Perception creates reality. When I work, I am seeing something that is very three-dimensional and full of force. That is what I bring to the drawing and sculpting.
By having a geometric construct in mind when I look and draw out my figures, there is a very different end result.
Picasso said, “To tell the truth, you must tell a lie."

 Once Edwin and I had established how to tell the story with almost 40 figures across a 75 foot long wall, I had to take that composition and translate it into a single tableau. To create that image, I subdivided the full composition into three sectional drawings, a beginning, middle, and an end.
 Edwin came to New York for a final meeting in my studio where he took a red pencil and drew comments about how he wished to see the storyline unfold. In the next 72 hours, I regrouped in my studio the five WWI models and reshot three quarters of the full composition. Most of the shots involved a maximum of three figures grouped together with some single figure poses. From these individual pictures, I was able to put together larger groupings. From these larger groupings, the composition resulted in five scenes. This subdivision transitioned into three acts or three stages of beginning middle and end. This is a very classical way of working where there are many parts but all those parts fit together in a unified, harmonious way to make the whole.
What, in life, prepared you for this project?
 There are certain rhythms that exist in nature. Those rhythms have been documented as having mathematical curves and proportions. Those mathematical compositional elements of design can be found in classical art and it reached an apogee in Renaissance Italy.
 The foundation of my education stems from studying this type of art form and playing it forward in a contemporary and modern context.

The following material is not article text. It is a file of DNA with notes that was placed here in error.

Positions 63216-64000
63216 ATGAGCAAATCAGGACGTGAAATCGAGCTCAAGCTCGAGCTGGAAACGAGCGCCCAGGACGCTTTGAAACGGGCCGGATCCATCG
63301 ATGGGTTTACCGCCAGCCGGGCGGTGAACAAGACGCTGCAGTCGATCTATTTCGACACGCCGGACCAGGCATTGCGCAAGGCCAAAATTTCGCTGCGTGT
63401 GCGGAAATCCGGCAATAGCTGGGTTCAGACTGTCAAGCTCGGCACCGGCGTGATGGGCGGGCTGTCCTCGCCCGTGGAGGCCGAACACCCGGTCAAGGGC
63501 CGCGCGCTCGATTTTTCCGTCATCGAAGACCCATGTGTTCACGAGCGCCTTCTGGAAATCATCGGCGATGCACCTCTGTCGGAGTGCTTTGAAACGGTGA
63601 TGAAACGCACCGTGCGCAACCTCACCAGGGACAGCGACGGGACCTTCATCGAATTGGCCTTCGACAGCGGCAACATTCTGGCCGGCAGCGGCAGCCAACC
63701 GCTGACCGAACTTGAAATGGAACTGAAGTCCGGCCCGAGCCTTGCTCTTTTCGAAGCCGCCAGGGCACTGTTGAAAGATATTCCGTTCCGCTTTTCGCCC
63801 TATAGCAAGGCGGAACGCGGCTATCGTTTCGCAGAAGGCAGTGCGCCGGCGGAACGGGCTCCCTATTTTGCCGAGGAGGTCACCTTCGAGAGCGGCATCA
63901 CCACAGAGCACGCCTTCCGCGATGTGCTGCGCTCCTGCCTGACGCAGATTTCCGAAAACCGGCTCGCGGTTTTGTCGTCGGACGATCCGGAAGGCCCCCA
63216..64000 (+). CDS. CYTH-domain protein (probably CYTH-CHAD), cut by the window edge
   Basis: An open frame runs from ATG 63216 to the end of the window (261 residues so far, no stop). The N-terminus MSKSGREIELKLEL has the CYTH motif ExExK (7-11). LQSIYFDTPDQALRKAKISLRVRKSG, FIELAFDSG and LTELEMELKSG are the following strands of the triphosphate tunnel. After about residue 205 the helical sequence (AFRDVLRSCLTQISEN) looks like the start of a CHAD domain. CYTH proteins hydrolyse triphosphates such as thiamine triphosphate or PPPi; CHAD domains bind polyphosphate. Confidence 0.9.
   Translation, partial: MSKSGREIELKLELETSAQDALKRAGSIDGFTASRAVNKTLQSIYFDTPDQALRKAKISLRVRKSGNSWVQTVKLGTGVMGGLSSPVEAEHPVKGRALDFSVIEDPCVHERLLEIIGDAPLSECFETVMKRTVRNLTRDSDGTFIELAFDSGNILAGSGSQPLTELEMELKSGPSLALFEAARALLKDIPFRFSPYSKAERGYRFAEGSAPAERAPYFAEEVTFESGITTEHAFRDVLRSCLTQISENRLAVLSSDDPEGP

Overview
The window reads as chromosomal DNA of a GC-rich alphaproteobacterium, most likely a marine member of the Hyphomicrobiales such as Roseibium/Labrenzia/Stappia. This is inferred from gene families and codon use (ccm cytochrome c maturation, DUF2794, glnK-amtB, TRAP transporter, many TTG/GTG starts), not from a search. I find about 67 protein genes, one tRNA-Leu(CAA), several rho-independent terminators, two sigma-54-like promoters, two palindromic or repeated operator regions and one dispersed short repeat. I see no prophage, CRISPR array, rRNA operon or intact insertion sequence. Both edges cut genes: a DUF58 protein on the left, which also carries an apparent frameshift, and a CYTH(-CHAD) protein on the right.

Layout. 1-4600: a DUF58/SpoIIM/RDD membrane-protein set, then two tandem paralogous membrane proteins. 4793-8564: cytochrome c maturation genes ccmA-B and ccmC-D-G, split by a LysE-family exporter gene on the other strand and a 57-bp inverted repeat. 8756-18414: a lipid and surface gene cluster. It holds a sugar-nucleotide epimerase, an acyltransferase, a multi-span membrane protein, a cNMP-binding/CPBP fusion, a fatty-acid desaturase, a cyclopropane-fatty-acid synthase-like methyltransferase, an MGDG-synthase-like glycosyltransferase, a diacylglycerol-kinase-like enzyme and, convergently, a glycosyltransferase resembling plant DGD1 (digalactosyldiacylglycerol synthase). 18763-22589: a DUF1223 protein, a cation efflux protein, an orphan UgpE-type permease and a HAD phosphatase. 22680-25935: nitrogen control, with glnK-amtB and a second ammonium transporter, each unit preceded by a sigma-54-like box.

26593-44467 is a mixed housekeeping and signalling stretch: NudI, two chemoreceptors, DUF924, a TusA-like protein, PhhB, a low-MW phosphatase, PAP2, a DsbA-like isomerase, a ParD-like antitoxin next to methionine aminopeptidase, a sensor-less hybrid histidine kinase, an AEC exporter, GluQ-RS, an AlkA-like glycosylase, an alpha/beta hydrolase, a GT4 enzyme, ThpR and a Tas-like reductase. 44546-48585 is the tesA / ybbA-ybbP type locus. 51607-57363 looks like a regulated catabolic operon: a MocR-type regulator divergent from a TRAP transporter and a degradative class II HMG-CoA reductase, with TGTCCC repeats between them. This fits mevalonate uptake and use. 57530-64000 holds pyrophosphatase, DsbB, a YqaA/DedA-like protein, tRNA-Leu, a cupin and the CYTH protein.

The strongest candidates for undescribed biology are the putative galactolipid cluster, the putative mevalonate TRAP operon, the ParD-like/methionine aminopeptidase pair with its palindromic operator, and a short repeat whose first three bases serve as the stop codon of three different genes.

I have always worked with life models as my primary reference. As an artist, I translate everything through my perception. Art is the translation of how an artist perceives things. Each human being perceives the world in his or her own unique fashion. There is a general consensus of how things are, however visually when we look, our perception is strongly influenced by our education. 
My education stemmed from Walter Erlbacher, a German teacher that came out of the Bauhaus school. From him I learned a methodology of sculpting that went back to the  figurative anatomical writings of Leonardo and Pollaiolo, both Italian Renaissance Masters. His wife Martha, taught me how to translate form through the use of light in drawing. My education continued in Rome in an apprenticeship with Paulo Carasone bringing me a new knowledge in sculpture from Greco-Roman portraiture about unity and rhythm in figurative sculpture.
 Because the last few months had been so crammed with work, a certain flow and confidence developed in the studio. And from this confidence, I began to take risks and chances in developing the composition that brought a higher and fresher energy to the poses and composition.
In one ear, I listened attentively as Edwin told me, “This is what I want the story line to be.” In my other ear, I listened to guidance from the historical Masters of Renaissance Italy to construct something that would play forward the story line in a forceful,dramatic and meaningful way.